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Local News

  • Taking the journey with Kali

    This week the Progressive Journal publishes the second chapter of “Kali: A Polar Bear’s Tale,” written by one of her caretakers, Carolyn Mueller.

    We’re one of many U.S. newspapers that are publishing Kali’s – pronounced Cully’s –tale as a way to encourage young children to read and to learn more about newspapers. 

    In today’s fast-paced world, we want to instantly jump from beginning to end, not spending much time in the middle. 

  • Wind chill advisory for Chesterfield County

    The National Weather Service has issued a wind chill advisory for Chesterfield County from 3 a.m. to 9 a.m. Friday.

    Temperatures could go as low as 5 degrees, according to the National Weather Service.

    The low temperature means that there is a chance people could get frost bite or hypothermia. The weather service said people going outside should wear gloves and a hat.

    The advisory covers Chesterfield, Clarendon, Lee and Sumter counties.

     

  • Chesterfield County Schools closed Wednesday

    Chesterfield County schools will be closed Wednesday, school officials said Tuesday afternoon, because of the threat of bad weather. All after school and extracurricular activities are canceled to.

  • Third earthquake of the year for Pageland

    A 2.2 magnitude earthquake was reported Wednesday morning about 6.2 miles west-northwest of Pageland off John Doster Road, according to the U.S. Geological Survey.

    The quake was about 1.5 miles below the earth's surface.

    It is the third earthquake recorded near Pageland this year.

    On May 18 there was a 2.2 magnitude earthquake. On Nov. 24 there was a 2.4 magnitude earthquake south, south-west of town.

  • Assigned to shop

    Progressive Journal coworkers Melinda Caldwell Cato and Vanessa Brewer-Tyson have much in common. 

    Pageland is their home. They are graduates of Pageland High School. Vanessa graduated in 1973, Melinda in 1974. 

    They share a love of the outdoors and animals. Melinda says she grew up a tom girl. Vanessa’s childhood home was near farmland, a chicken coop and a pig sty. 

  • NETC introduces 3-Week Online Wintermester

    From release 

    Northeastern Technical College students can accelerate their college education with the new three-week Wintermester from Dec. 11 to Dec. 28.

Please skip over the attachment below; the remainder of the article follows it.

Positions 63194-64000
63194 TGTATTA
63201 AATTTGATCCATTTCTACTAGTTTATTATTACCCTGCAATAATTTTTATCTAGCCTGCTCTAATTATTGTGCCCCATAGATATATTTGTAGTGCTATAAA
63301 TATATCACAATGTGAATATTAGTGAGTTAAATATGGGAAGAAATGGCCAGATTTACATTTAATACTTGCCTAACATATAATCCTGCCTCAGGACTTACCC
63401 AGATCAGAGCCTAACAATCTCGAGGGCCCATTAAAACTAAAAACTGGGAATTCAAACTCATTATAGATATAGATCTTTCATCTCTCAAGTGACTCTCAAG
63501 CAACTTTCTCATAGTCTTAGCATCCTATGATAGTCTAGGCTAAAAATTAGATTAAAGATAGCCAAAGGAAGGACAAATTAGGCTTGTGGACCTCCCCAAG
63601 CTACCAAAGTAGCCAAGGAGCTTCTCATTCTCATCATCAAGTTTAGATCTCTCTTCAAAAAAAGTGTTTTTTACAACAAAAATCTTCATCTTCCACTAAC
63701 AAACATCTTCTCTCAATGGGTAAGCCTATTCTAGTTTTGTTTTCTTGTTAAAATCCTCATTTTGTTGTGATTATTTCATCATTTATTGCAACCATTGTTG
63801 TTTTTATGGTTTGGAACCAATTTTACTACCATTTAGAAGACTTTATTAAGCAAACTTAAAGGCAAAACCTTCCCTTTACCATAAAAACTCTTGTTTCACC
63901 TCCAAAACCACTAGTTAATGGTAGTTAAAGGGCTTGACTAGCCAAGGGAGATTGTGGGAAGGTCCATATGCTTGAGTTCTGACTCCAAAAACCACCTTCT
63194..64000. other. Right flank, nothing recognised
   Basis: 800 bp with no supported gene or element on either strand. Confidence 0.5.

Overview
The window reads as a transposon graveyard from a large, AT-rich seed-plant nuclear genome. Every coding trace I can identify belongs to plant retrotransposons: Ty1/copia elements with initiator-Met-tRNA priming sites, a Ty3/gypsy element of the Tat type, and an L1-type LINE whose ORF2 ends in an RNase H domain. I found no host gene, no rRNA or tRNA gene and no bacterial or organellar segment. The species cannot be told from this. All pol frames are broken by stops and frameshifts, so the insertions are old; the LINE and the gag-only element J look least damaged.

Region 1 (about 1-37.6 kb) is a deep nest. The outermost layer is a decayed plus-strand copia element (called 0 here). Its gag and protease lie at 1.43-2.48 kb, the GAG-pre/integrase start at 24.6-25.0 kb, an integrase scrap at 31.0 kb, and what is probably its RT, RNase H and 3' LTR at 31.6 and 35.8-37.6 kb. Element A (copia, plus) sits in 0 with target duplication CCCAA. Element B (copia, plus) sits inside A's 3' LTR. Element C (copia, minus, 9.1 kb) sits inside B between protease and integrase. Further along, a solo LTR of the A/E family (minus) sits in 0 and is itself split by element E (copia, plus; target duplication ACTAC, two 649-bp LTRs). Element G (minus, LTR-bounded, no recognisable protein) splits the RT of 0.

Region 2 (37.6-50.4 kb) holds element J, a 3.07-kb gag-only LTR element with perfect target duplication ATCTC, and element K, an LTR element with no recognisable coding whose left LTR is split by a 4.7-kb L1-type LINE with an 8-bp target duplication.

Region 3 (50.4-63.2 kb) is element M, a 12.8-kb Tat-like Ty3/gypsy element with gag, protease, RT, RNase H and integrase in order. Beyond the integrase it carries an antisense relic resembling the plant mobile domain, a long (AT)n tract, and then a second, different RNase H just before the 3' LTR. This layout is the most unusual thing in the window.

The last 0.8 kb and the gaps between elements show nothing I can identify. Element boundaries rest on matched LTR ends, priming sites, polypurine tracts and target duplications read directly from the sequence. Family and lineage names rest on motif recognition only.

Current NETC students, high school students, and students enrolled in other colleges and universities can enroll in Wintermester. The classes are all online and transferrable to four-year colleges and universities. 

  • Pageland ends water restrictions

    Pageland ended its water restrictions Wednesday morning.

  • Friday morning fire a 'hate crime,' claim property owners

    The fiery destruction of a Pageland building Friday is a hate crime, allege the owners.

    The 2 a.m. fire destroyed a building in the backyard of 808 W. McGregor St.

    Property owners Tim and Neil Griffin say their openly gay lifestyle is the reason for the fire. The two said they have been a couple for about 15 years and married for three.

    The S.C. Law Enforcement Division is investigating the fire. Pageland Police Chief Craig Greenlee requested SLED because the fire was suspicious.

    No cause or estimated damage has been released.

  • Shouting tirade interrupts Pageland Town Council meeting

    A one-person shouting tirade at Tuesday’s Pageland Town Council meeting was part of a longstanding dispute between town council member Elaine Robertson and Tim and Neil Griffin.
    Neil Griffin shouted at the council members, calling them “hypocrites” for their failure to listen to residents’ complaints against Robertson. “This is not a forum for anyone to be critical of the city,” he shouted just before leaving the council chambers.

  • Eastern equine encephalitis case reported in Chesterfield County

    A case of eastern equine encephalitis in a horse has been reported in the Hunts Mills area of Chesterfield County.

    No case of human infection has been reported and eastern equine encephalitis is rare in humans, according to the S.C. Department of Health and Environmental Control.

    In the United States there are approximately five to 10 cases of eastern equine encephalitis annually, according to the Centers for Disease Control and Prevention. The disease causes inflammation of the brain and can be fatal.